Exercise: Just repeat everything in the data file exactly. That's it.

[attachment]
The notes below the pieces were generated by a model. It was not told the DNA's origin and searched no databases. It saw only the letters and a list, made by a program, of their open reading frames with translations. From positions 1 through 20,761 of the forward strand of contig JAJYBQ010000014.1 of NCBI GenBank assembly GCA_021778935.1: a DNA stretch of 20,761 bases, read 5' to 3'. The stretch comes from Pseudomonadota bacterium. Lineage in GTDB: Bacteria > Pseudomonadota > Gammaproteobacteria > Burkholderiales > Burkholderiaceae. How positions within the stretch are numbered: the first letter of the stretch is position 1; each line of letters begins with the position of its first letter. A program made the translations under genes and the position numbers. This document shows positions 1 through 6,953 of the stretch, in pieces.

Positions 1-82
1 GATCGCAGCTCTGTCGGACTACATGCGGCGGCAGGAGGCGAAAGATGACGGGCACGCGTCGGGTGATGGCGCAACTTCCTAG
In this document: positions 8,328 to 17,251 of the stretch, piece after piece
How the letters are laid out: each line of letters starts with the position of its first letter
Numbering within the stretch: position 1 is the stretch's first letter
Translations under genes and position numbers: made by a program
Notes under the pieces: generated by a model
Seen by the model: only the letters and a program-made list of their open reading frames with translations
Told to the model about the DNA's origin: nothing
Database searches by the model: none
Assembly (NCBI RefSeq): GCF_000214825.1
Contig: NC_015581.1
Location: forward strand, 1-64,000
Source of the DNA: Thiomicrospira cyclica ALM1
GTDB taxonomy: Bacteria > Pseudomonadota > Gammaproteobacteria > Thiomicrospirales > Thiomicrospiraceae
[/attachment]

The notes below the pieces were generated by a model. It was not told the DNA's origin and searched no databases. It saw only the letters and a list, made by a program, of their open reading frames with translations. From positions 1 through 20,761 of the forward strand of contig JAJYBQ010000014.1 of NCBI GenBank assembly GCA_021778935.1: a DNA stretch of 20,761 bases, read 5' to 3'. The stretch comes from Pseudomonadota bacterium. Lineage in GTDB: Bacteria > Pseudomonadota > Gammaproteobacteria > Burkholderiales > Burkholderiaceae. How positions within the stretch are numbered: the first letter of the stretch is position 1; each line of letters begins with the position of its first letter. A program made the translations under genes and the position numbers. This document shows positions 1 through 6,953 of the stretch, in pieces.

Positions 1-82
1 GATCGCAGCTCTGTCGGACTACATGCGGCGGCAGGAGGCGAAAGATGACGGGCACGCGTCGGGTGATGGCGCAACTTCCTAG
In this document: positions 8,328 to 17,251 of the stretch, piece after piece
How the letters are laid out: each line of letters starts with the position of its first letter
Numbering within the stretch: position 1 is the stretch's first letter
Translations under genes and position numbers: made by a program
Notes under the pieces: generated by a model
Seen by the model: only the letters and a program-made list of their open reading frames with translations
Told to the model about the DNA's origin: nothing
Database searches by the model: none
Assembly (NCBI RefSeq): GCF_000214825.1
Contig: NC_015581.1
Location: forward strand, 1-64,000
Source of the DNA: Thiomicrospira cyclica ALM1
GTDB taxonomy: Bacteria > Pseudomonadota > Gammaproteobacteria > Thiomicrospirales > Thiomicrospiraceae